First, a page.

CINCINNATI -- Yes, it's the offseason, meaning the time of year has arrived when media entities compile their sundry end-of-season lists.
As you might have been able to tell, the list frenzy hit ESPN.com's Cincinnati Bengals blog about two weeks ago when we started counting down the top 10 plays from the 2013 season. We've also devoted lists to breaking down the team's position groups, and will have even more list-form analysis regarding other items in the coming months.
Such blogs are good complements to other coverage. They can further and firm what has already been reported, or be good jumping off points for generating discussion as seasons get reviewed and the results of others predicted.
Over the weekend, Pro Football Focus trotted out one particular list-based blog that evaluated the "costliest" injuries around the league this season. The countdown looked at 10 players across the NFL whose statistics and grade of play made them difficult to replace. The list also included a group of three players who were considered honorable mentions for costliest injury. Of the 13 total players, two were Bengals.
Both are, in fact, among the top players on a defense that entered the season regarded universally as one of the best. That alone made it more difficult to replace them, driving up the metaphoric cost of their mid-season injuries.
But, really, how costly did those injuries -- specifically Atkins' -- turn out to be? After all, without the Pro Bowl lineman and the cornerback who was having a Pro Bowl type of start to his eighth season, the Bengals still finished near the top of the league's defensive rankings. In holding opponents to an average of 305.0 yards per game, Cincinnati ranked third in total defense.
A large part of the reason why the Bengals were able to garner such a high ranking was because they got contributions from other parts of their defense to absorb the injuries to Atkins and Hall. Atkins went down at Miami in Week 9 when he tore an ACL trying to make a tackle. Hall tore an Achilles two weeks prior when he was trying to out-jump Detroit's Calvin Johnson on a fade route into the back of the end zone.
According to PFF, Atkins' replacement, Brandon Thompson, and fellow interior line starter Domata Peko, had issues getting pressure and stopping the run. Thompson had two sacks and no quarterback hits, while Peko "struggled mightily alongside him," the blurb said.
It's tough to really say Atkins' fellow defensive tackles played poorly, because while they may not have been getting pressure or stopping the run with regularity, they were getting help from others. Defensive ends Carlos Dunlap and Wallace Gilberry each had 7.5 sacks, and fellow end Michael Johnson tied for a league-high eight pass deflections at the line. The Bengals' third-down conversion rating was the second highest in the league this season and the highest at home. Even if the Bengals' interior linemen had issues stopping the run overall, they were still doing something right on third down.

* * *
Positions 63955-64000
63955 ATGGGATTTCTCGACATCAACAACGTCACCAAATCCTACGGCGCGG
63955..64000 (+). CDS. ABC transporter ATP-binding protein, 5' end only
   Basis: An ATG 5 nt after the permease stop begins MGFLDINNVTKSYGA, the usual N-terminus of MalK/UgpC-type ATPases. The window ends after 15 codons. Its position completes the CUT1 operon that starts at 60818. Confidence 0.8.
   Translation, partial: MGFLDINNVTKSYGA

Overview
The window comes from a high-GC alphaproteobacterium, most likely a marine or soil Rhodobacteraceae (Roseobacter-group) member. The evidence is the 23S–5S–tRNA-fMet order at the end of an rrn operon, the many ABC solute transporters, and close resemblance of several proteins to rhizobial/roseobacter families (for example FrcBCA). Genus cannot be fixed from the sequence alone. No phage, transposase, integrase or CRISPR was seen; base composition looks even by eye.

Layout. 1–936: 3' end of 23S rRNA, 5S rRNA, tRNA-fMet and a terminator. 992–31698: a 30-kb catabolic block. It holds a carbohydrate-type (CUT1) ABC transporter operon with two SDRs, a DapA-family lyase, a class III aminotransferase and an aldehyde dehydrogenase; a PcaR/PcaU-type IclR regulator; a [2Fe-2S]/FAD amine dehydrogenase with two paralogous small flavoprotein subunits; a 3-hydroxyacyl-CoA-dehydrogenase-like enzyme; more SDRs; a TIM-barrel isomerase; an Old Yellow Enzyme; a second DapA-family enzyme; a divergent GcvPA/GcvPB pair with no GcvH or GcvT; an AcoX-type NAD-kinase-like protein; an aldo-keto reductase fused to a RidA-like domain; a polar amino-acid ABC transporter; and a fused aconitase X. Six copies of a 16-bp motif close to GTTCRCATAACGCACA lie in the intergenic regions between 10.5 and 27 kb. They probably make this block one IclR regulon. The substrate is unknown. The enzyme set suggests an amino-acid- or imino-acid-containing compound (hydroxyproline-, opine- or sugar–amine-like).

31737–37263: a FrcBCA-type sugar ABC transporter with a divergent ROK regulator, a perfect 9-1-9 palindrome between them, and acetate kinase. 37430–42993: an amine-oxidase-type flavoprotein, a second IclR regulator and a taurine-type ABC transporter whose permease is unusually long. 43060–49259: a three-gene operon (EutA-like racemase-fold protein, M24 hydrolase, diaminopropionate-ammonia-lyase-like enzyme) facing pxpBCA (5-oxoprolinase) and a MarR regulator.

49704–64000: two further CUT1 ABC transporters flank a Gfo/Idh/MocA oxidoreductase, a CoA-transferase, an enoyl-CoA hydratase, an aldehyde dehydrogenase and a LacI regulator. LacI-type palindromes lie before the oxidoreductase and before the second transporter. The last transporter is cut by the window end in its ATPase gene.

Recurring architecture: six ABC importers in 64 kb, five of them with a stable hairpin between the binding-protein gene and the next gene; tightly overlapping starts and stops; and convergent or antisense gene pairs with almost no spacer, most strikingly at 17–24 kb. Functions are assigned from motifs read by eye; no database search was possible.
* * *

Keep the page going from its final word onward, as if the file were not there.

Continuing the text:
It's also unfair to fully pin replacing Atkins' production on Thompson and Peko. They weren't the only ones playing defensive tackle in the wake of Atkins' injury. Fellow tackle Devon Still mixed in a bit at Atkins' old spot, as did ends Gilberry and Margus Hunt. Linebacker James Harrison also played at tackle in certain nickel situations to provide an additional athletic pass-rusher on the interior during passing downs.
Part of PFF's decision to deem Atkins' injury the costliest in the league hinged on the fact that he was the site's Defensive Player of the Year runner-up the year before, and the fact he amassed a dizzying plus-80.0 grade in 2012 from it. That grade was more than double what any other defensive tackle received from the site that season.
Indeed, replacing the best player in the league at his position is a tall, unenviable task. But upon further review, it was one the Bengals actually passed quite easily.
With respect to Hall, though, the challenges for continuity were even greater. The domino effect of his injury and others meant still-learning second-year player Dre Kirkpatrick was thrust into more playing time, as was veteran Chris Crocker, who came out of retirement four weeks into the season. Challenges aside, though, like Atkins' replacement, Hall's held firm without him. Kirkpatrick had his problems combating double moves and deep, wide-open receivers, but he still finished with three interceptions, including two that effectively iced a key win.
Should the injuries to Atkins and Hall have been costly? Most definitely. But the Bengals' talent was just deep enough to prove the pair wasn't completely irreplaceable.